Although early contacts with the western world did not always go smoothly (the Japanese considered the westerners barbaric), in the mid-16th century, to please the Europeans the Japanese created tempura, taking their inspiration from Portuguese fried foods. They adapted the technique with consummate art, creating a flavor and texture that far surpassed the original version. It was only at the end of the 19th century, after long exposure to the outside world, that Japanese cuisine abandoned the vegetarian diet.

Pottery occupies a place of honor in everyday life

The tea ceremony

This tradition dates back to the 13th century, and was carried on by Zen Buddhist monks as part of their quest for spirituality through both mind and body. The tea ceremony, a masterpiece of refinement, reached its full ritual perfection at the imperial court in the 15th century. The tea master oversaw each aspect of the ceremony, from the size of the room to the number of guests, from the arrangement of the utensils to the serving of the tea.

The teapot, the stand and the bowl are cleaned with a silk cloth called a fukusa. The bowl is then washed with boiling water taken from a traditional iron kettle kept hot over charcoal. Then, very carefully and with solemn gestures, powdered green tea is measured into the bowl with a long bamboo teaspoon. Next the water is poured in: it must be very pure and fresh, at the perfect temperature, and must not have been boiled or simmered for too long. The tea is then whisked with a chasen, a handmade bamboo whip, to produce a jade green froth. This technique, requiring years of practice, involves a knack of the wrist that is both graceful and elegant. The tea is then sipped slowly so that all its aroma and flavor can be savored. The Japanese devote about 40 minutes to a simple tea ceremony, but it may extend to several hours if the ritual is accompanied by kaiseki, a traditional meal served with the same symbolism and elegance of body movements.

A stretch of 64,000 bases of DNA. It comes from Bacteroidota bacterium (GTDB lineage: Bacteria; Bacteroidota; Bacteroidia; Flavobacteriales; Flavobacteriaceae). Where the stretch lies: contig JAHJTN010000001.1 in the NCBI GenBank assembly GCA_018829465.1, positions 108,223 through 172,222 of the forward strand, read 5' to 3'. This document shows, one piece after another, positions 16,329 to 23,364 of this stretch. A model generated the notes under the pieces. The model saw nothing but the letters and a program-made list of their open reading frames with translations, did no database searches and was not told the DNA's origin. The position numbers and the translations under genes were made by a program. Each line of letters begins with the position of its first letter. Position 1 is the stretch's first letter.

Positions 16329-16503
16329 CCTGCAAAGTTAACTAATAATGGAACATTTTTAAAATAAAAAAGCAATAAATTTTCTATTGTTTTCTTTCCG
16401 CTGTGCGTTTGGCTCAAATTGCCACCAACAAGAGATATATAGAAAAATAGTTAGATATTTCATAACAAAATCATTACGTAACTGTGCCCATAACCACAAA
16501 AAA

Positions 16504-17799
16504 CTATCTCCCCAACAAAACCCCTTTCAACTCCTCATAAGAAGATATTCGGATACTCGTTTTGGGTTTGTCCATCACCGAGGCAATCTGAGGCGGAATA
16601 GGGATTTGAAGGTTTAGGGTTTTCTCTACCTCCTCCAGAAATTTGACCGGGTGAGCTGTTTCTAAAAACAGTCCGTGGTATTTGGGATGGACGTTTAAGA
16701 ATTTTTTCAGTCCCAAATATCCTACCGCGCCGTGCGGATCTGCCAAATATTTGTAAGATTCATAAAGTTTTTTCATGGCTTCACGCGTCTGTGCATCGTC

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Menus and Recipes
for Entertaining Japanese-Style

Meals in Japan are not solely about being fed. They are also expressions of art in its purest form. The arrangement of the food is carefully composed, with each ingredient having its place on a single plate or in separate little dishes. This is an ancient art that takes time and is imbued with a sense of poetry.

When it comes to utensils, the whole meal is eaten with chopsticks: adding them to your table will add an original and festive touch to your party.

If you don’t have authentic small Japanese dishes, you can use little bamboo placemats, fans, ramekins, etc. Each dish has its own plate and sauce dish. The meal is a succession of small dishes.